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UNESCO HIV and Health Education Clearinghouse

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  1. Promoting parent engagement in schools to prevent HIV and other STDs among teens: information for state and local education agencies

    Parent engagement in schools is defined as parents and school staff working together to support and improve the learning, development, and health of children and adolescents (See Box 1). School staff may already engage parents in a variety of ways that support teens’ academic success, such as through parent-teacher conferences and open houses. …

  2. A parent's guide to comprehensive sexuality education. 2016 calendar

    Eastern and Southern Africa have some of the highest rates of HIV prevalence among young people in the world. Now more than ever, they need accurate information and supports regarding their sexual and reproductive health. From television and radio programmes, the internet, movies and friends, young people, including your child, are being exposed to untrusted information everywhere - and it’s often inaccurate. Your child needs the right information about their sexuality so they can make informed and safe decisions about their life and future. …

  3. Identifying and supporting children affected by parental substance use: resource for schools

    When schools and teachers think about ‘drugs’, they may often initially focus on incidents on school grounds and how to respond to them, students at risk of using substances, or perhaps about drug education. However, substance use can impact the lives of young people in many ways, especially if they are affected by problematic drug or alcohol use in their own homes. This resource aims to summarise the key issues for children affected by parental substance use, and how schools can consider supporting them. …

  4. Engaging parents in drug education in schools and in the community

    This briefing paper is part of a series produced by the Drug Education Forum, for schools and others involved in drug education or informal drug prevention. Parents have a strong influence over young people’s decisions regarding drugs and alcohol, perhaps more than they realise. …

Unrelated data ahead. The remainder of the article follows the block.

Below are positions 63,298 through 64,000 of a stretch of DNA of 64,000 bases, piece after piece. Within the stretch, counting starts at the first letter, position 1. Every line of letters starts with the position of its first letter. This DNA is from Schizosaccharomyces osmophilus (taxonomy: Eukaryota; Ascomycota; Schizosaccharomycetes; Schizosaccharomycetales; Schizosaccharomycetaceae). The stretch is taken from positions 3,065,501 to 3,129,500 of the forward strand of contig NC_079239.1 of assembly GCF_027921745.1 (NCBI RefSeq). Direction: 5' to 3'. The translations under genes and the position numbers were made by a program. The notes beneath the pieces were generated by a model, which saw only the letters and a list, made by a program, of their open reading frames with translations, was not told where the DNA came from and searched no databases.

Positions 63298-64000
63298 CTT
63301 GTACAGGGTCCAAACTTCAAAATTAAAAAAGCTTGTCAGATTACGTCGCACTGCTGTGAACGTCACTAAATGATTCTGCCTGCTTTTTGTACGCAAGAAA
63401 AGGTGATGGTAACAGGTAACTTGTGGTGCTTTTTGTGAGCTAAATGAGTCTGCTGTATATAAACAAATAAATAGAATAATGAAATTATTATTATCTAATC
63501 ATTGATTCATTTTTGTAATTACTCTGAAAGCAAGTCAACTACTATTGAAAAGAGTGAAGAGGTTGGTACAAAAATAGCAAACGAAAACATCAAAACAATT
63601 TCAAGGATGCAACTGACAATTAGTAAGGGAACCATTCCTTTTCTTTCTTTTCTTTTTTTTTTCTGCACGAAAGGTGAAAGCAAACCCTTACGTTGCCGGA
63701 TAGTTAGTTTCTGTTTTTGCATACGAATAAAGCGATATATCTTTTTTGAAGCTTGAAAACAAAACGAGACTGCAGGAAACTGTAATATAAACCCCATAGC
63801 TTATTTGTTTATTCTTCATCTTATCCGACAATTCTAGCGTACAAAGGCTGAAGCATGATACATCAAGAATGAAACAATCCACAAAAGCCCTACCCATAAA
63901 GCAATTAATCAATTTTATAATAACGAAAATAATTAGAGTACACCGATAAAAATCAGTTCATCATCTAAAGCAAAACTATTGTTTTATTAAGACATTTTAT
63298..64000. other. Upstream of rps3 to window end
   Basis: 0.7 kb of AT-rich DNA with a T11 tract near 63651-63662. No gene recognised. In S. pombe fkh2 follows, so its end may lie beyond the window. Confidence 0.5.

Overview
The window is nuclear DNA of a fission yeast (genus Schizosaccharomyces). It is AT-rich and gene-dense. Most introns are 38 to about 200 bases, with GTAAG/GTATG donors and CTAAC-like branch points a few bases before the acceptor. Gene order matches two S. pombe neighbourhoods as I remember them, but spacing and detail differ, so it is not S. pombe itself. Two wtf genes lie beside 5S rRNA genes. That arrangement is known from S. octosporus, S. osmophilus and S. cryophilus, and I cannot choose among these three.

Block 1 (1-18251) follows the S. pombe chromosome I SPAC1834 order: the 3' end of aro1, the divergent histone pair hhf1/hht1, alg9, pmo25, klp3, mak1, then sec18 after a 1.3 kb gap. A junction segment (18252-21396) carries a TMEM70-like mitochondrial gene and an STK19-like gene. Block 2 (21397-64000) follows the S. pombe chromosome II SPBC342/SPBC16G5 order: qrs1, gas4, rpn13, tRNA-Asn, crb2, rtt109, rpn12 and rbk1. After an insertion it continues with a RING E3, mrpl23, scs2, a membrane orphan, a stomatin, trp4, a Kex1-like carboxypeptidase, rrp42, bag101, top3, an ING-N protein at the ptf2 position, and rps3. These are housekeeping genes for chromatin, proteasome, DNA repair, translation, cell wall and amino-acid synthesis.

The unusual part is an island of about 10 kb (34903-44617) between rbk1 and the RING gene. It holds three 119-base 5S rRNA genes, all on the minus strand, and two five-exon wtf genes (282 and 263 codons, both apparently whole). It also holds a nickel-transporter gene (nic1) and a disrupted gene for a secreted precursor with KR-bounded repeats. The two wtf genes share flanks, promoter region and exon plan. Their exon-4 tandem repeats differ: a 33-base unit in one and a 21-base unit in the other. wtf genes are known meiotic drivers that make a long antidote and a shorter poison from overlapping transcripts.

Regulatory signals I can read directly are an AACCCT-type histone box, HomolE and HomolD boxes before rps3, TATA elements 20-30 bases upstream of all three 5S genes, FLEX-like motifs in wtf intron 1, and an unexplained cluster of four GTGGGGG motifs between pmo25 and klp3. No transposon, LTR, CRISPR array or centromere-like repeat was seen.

5. Why? Who? Where? What? And How? to talk to parents and guardians about sexual and reproductive health [Engaging Communities in Comprehensive Sexuality Education]

    This guide forms part of a toolkit on "Engaging Communities in Comprehensive Sexuality Education'. It provides advice to children on how to talk to their parents about issues relating to sex and sexuality.

  6. Talking to your child about sexual and reproductive health [Engaging Communities in Comprehensive Sexuality Education]

    This guide forms part of a toolkit on 'Engaging Communities in Comprehensive Sexuality Education'. It provides advice to parents on why, when and how to talk to their children about sex and sexuality.

  7. Knowledge is our best defence: an HIV/AIDS education resource for Canadian schools: provincial curricula outlines

    This Kindergarten to Grade 12 HIV/AIDS curriculum resource manual will be of use to educators and parents, as well as students. It will give educators access to resources to aid them in the development of HIV/AIDS curriculum for use in their classrooms, or more broadly, in their educational jurisdiction. For parents, it will serve as a resource manual that may be used to lobby their school boards to get them to implement an HIV/AIDS curriculum in their child’s school. …

  8. It's good to teach them, but … they should also know when to apply it: parents’ views and attitudes towards Fiji's Family Life Education curriculum